Small Molecules in Stem Cell Research

By on February 3, 2015
small molecules and pathways involved in pluripotent stem cell research

A Guest Blog by: Simon Hilcove, PhD, Product Manager, STEMCELL Technologies


Stem cell research offers extraordinary potential to the future of regenerative medicine. Stem cells have the potential to:

  • Form the basis of cellular therapies for diseases involving organ systems with limited regenerative capacity
  • Provide additional systems for drug screening and toxicity testing
  • Give insight into early human development and (in the case of induced pluripotent stem (iPS) cells) obviate the need for human embryos

All of these applications require efficient, reproducible and cost-effective methods for the generation, maintenance and differentiation of stem cells. Small molecules in stem cell research can be useful to help us understand and regulate stem cell biology.

Although their use in stem cell research is quite recent, small molecules have long been associated with biological discoveries. Our understanding of biological processes often develops from discovering or designing ways to perturb a given process and observing the subsequent effects. While genetic and cytokine/protein-based approaches have been widely used for this purpose, small molecules offer some distinct advantages:

  • Can be cell permeable and have the ability to affect signaling pathways within the cell
  • Effects can be finely tuned by varying concentration
  • High purity and low lot-to-lot variability in activity
  • More defined, stable and cost-effective than growth factors

Target-based screening

Small molecules with known mechanisms of action and/or molecular targets can be used in the place of their respective pathway ligands. For example, the GSK3 inhibitor CHIR99021 can replace WNT in a number of applications. Similarly, using small molecules that interrupt or enhance a particular biological process can help to understand the importance of a specific signaling pathway or the role of a protein within this process. For example, molecules such as CHIR99021 and PD0325901 have been used to stimulate self-renewal of embryonic stem (ES) cells and iPS cells, demonstrating the roles of GSK3/WNT and MEK/ERK signaling in the maintenance of pluripotency. (1-3)  In another example, activation of the WNT pathway with CHIR99021 followed by WNT pathway inhibition with compounds such as IWP-2 was shown to induce cardiomyocyte differentiation in pluripotent stem cells, thereby demonstrating the importance of biphasic WNT signaling in cardiomyocyte differentiation. (4) These studies illustrate how small molecules can be as effective at regulating stem cell fate decisions as more expensive growth factors, and can be used to gain further insight into the molecular pathways involved.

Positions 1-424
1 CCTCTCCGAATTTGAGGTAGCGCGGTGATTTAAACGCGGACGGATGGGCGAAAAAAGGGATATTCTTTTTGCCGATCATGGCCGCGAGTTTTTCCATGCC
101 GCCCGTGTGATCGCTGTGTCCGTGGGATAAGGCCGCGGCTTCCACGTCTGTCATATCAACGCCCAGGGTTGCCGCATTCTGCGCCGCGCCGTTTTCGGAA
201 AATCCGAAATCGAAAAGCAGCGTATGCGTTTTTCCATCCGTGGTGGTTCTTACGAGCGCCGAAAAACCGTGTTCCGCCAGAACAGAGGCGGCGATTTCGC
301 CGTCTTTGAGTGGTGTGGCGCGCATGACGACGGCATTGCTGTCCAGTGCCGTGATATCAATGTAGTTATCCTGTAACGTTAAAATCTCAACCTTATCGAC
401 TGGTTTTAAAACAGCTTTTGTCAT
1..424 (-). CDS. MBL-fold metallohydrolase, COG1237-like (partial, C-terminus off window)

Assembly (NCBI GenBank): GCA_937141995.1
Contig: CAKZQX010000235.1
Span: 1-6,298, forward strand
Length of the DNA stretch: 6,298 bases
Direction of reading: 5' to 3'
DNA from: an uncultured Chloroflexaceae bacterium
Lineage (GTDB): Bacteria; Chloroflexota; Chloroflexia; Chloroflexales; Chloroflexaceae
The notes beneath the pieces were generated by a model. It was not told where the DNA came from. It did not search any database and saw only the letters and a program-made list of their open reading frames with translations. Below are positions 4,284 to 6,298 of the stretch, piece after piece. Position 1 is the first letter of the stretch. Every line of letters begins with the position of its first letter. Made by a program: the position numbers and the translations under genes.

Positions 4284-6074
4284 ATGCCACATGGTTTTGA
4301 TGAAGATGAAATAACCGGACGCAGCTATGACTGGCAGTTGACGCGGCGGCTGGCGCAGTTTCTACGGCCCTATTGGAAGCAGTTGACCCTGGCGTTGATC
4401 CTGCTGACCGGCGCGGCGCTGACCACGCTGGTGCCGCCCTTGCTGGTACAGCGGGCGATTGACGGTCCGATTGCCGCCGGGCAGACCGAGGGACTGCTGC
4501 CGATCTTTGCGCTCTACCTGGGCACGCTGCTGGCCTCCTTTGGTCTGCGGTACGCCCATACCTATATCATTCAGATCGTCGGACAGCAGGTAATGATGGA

Target-based approaches have also been used to probe and improve the reprogramming process for making iPS cells. Histone deacetylase (HDAC) inhibitors (e.g. Sodium Butyrate, Trichostatin A, Valproic Acid), histone methylation inhibitors (e.g. 3-Deazaneplanocin A, BIX01294) and DNA methyltransferase inhibitors (eg. 5-Azacytidine, RG108) all have enhancing effects on reprogramming efficiency, demonstrating the importance of an open chromatin state during reprogramming. The use of these chromatin modifiers, along with small molecules that promote stem cell self-renewal and survival, has vastly improved reprogramming efficiency. For example, the combination of PD0325901, Thiazovivin and SB431542, has been used to increase the efficiency of reprogramming human fibroblasts to iPS cells. (5) More recently, small molecules (CHIR99021, Forskolin, Tranylcypromine, Valproic Acid, and 3-Deazaneplanocin A) have been utilized to reprogram mouse fibroblasts without the use of genetic factors, (6) providing encouraging news for the future of cell-based therapies.